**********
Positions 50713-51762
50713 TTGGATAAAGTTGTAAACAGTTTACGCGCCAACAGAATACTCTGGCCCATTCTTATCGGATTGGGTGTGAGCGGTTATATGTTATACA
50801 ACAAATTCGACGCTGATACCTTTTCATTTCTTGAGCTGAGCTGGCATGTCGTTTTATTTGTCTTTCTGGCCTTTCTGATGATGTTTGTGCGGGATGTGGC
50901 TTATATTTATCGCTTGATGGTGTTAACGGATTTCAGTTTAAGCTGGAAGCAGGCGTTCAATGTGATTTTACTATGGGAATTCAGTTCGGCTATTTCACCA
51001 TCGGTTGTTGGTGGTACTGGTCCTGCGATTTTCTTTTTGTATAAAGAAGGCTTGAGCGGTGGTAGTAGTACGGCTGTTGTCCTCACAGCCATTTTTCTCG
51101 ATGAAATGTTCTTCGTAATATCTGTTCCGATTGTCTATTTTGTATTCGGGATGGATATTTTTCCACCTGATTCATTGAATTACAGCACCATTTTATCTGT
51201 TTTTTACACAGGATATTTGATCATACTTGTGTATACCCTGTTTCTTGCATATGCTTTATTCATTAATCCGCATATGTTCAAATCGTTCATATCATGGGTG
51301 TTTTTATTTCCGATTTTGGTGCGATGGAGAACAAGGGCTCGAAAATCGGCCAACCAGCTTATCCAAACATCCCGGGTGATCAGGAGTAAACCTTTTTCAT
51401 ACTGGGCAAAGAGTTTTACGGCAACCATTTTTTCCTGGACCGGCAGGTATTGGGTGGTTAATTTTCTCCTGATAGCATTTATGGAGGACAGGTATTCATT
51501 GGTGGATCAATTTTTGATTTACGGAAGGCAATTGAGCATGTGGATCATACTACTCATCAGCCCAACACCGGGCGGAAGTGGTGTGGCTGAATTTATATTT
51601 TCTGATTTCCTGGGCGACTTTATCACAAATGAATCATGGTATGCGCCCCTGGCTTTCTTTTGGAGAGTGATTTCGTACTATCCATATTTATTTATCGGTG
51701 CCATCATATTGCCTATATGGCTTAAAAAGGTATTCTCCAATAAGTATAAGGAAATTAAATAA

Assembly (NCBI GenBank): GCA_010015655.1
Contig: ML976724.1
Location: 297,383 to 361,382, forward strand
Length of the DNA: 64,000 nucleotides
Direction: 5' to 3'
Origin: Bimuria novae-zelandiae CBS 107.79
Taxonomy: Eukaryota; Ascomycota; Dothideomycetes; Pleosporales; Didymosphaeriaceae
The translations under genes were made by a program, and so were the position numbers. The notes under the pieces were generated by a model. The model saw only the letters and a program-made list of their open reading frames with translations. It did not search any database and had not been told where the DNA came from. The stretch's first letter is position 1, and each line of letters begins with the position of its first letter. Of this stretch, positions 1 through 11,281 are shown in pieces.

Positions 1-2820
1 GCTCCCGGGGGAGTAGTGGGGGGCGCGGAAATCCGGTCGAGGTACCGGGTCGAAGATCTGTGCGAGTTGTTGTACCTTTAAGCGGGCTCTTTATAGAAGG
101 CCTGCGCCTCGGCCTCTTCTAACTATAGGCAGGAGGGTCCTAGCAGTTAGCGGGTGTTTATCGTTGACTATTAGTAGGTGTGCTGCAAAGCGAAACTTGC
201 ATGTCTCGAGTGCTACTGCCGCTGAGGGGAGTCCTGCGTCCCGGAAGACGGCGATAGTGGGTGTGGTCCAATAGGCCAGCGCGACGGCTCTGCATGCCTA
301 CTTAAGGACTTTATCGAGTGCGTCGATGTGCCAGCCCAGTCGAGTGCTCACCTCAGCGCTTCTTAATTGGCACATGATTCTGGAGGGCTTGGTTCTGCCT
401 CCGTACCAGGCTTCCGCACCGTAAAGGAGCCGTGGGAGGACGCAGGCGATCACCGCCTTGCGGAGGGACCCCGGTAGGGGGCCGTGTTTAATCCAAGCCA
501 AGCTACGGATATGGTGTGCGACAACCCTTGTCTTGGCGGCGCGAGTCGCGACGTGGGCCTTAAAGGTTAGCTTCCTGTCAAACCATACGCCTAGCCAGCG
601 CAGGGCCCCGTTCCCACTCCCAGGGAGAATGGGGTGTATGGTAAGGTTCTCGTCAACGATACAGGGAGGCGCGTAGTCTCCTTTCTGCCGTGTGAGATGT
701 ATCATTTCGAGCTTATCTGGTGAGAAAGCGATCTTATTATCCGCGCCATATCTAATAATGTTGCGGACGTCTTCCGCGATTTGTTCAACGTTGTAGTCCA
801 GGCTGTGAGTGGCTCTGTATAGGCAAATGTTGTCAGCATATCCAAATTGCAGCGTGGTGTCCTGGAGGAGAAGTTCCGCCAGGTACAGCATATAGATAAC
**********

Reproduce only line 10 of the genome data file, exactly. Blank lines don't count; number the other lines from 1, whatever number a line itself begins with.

51501 GGTGGATCAATTTTTGATTTACGGAAGGCAATTGAGCATGTGGATCATACTACTCATCAGCCCAACACCGGGCGGAAGTGGTGTGGCTGAATTTATATTT